The Best of Mozart: A Classical Music Playlist

Looking for the best of Mozart? We’ve got you covered with this classical music playlist. Featuring some of his most popular works, it’s the perfect way to enjoy the genius of Mozart.


Mozart is one of the most popular and enduring classical composers of all time. His music is enjoyed by people of all ages and in all walks of life.

Mozart composed over 600 pieces of music, including symphonies, operas, concertos, chamber music, and other solo works. His music is characterized by delicate melodies, beautiful harmonies, and a lighthearted feel. It is often said that Mozart’s music is ” timeless” – it sounds just as fresh and new today as it did when it was composed over 200 years ago.

Mozart’s music has something for everyone. If you’re looking for a classical playlist that will make you feel happy, relaxed, and uplifted, look no further than The Best of Mozart!

Mozart’s Early Years

Wolfgang Amadeus Mozart was born on January 27, 1756, in Salzburg, Austria. His father, Leopold, was a well-known composer and violinist. His mother, Anna Maria, was a talented singer. Mozart was the eldest of seven children.

His first composition

Mozart’s first composition was a minuet and trio, written when he was just five years old. The piece was published in the London court Gazette in 1765, with the young composer listed as “Mr. Mozart, Junior, of Salzburg.” This would be the first of many Mozart compositions to be published in his lifetime.

His first opera

In 1767, Mozart was 10 years old when he composed his first opera, “Apollo et Hyacinthus.” It was a one-act singspiel, a German opera with spoken dialogue.

Mozart’s Mature Years

Wolfgang Amadeus Mozart was a prolific and influential composer of the Classical era. Mozart’s work spanned a wide range of genres and themes, including opera, symphony, chamber music, and concerto. In his later years, Mozart’s music took on a more mature and darker tone. Here are some of the best pieces of music from Mozart’s mature years.

The Marriage of Figaro

The Marriage of Figaro is a comic opera by Wolfgang Amadeus Mozart, based on a play of the same name by Pierre Beaumarchais. The story follows Count Almaviva, who attempts to seduce his wife’s maid, Suzanne. However, Suzanne is in love with Figaro, the Count’s valet, and the two men must outwit the Count in order to be together.

Mozart’s opera was an instant success, and it is still one of his most popular works. The Marriage of Figaro is a delightful mix of humor and drama, with some of Mozart’s most beautiful music.

Don Giovanni

Don Giovanni, his full name Don Giovanni Cavaliero di Toscanio, is one of three main characters in the opera of the same name. He is a young, handsome nobleman who leads a life of luxury and seduction, moving from one amorous conquest to another without any thought for the consequences. The opera follows his decline and fall as he brings about his own downfall through his hubris and refusal to repent. Mozart’s operas are usually comedic in nature, but this one has a more tragic ending.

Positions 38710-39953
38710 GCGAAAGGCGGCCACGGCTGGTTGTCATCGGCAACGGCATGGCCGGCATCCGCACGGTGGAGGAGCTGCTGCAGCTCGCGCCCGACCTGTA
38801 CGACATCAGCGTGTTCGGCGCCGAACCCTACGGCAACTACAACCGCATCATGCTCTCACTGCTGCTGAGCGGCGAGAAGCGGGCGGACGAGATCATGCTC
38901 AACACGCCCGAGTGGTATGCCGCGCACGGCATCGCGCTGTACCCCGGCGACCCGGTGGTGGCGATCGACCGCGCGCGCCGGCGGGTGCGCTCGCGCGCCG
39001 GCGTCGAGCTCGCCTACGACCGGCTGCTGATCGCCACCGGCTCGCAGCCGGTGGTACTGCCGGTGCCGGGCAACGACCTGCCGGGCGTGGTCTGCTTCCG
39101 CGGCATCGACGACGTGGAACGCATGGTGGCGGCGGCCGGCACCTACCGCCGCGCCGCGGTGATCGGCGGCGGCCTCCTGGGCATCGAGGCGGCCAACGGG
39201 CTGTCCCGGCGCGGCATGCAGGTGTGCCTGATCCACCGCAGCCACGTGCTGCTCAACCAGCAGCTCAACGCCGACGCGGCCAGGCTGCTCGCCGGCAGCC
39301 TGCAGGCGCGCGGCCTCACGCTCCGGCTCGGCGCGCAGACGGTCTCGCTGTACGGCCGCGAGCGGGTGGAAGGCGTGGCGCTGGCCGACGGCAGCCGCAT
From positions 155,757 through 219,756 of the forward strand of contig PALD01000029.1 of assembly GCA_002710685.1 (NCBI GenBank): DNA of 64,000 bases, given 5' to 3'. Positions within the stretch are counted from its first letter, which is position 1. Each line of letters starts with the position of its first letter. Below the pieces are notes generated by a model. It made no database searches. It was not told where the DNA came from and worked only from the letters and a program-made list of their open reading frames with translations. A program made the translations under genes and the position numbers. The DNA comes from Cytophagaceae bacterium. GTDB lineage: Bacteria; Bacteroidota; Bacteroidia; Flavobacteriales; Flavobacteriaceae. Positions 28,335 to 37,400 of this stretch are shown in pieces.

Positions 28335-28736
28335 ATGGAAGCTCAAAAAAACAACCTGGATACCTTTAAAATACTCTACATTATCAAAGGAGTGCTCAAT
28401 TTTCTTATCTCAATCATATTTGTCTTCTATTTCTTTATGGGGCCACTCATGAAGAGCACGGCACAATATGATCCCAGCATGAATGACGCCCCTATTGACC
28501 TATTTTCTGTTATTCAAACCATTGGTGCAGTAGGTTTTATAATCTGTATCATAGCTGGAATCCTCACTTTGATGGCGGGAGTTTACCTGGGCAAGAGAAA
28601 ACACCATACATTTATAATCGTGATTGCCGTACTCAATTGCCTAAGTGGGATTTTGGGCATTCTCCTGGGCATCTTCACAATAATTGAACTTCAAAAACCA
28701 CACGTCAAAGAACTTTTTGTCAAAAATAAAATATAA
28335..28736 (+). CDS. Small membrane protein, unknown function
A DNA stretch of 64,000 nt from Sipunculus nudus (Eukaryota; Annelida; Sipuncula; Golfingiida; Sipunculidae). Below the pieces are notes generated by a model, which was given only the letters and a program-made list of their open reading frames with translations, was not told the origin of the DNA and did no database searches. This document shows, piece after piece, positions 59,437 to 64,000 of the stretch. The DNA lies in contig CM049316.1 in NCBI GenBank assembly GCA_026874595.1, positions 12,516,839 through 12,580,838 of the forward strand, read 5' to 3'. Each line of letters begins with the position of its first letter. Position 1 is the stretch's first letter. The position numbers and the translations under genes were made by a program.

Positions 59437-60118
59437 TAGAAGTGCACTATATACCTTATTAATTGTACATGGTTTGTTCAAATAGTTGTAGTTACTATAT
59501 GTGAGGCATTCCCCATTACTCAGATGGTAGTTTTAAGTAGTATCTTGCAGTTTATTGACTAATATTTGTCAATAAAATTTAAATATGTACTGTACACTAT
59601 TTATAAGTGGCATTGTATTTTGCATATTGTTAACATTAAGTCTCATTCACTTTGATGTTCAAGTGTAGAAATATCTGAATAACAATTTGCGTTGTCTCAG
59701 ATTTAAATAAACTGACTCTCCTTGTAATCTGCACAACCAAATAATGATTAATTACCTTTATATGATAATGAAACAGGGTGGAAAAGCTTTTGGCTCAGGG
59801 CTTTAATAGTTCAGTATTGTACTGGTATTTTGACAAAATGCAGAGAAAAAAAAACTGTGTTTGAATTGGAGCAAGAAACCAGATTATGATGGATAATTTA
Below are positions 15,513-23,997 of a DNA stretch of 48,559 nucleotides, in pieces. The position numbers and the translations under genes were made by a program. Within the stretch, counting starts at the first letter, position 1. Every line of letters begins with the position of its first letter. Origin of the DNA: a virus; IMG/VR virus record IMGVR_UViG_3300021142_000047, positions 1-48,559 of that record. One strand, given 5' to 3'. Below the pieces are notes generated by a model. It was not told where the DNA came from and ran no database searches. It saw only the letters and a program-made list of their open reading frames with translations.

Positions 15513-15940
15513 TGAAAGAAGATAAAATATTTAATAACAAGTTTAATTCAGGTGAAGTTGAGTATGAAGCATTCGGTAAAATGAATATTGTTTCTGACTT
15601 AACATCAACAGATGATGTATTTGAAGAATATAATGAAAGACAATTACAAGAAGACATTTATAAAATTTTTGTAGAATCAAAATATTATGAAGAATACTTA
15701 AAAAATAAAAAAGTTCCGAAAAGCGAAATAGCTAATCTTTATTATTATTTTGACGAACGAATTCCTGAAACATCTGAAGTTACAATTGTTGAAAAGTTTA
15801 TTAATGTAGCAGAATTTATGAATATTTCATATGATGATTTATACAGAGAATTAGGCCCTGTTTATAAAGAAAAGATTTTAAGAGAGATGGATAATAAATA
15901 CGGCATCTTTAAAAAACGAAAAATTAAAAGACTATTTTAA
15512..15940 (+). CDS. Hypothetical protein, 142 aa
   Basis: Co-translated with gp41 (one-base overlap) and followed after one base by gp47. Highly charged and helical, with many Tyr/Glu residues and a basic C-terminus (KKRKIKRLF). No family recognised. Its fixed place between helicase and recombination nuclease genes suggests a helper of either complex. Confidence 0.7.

Late Works

The Magic Flute

The Magic Flute is one of Mozart’s most iconic late works. Written in 1791, just months before his death, the opera is a fairy tale about a prince who rescues a princess from an evil sorcerer.

While The Magic Flute is one of Mozart’s most popular pieces, it’s also one of his most controversial. The opera was panned by many critics when it first premiered, and it was even banned by the Pope for its supposed anti-clerical themes.

Despite its initial reception, The Magic Flute has gone on to become one of the most beloved operas of all time. If you’re looking for a piece of classical music that’s both timeless and unique, The Magic Flute is the perfect choice.


The Requiem in D minor, K. 626, is a requiem mass composed by Wolfgang Amadeus Mozart in 1791. It is one of the most renowned works in the classical repertoire, and well known as a musical setting of parts of the Catholic requiem mass.

The premise for the work was likely a commission from Austrian count Franz von Walsegg, who asked for a score to be delivered on the Feast of All Souls, November 2. The piece was unfinished at Mozart’s death on December 5.

Completion was overseen by Mozart’s friend and pupil Franz Xaver Süssmayr, who added an Amen fugue to the Lacrymosa, as well as some new parts to complete the Sequentia and Agnus Dei sections (it is not certain how much of Süssmayr’s work was based on his own compositions or ideas and how much on Mozart’s sketches).


We hope you enjoyed our playlist of the best of Mozart! As you can see, there is a lot of variety in his music, from light and playful to dark and dramatic. Whether you’re a Mozart fan or new to classical music, we hope you find something to enjoy in his work.

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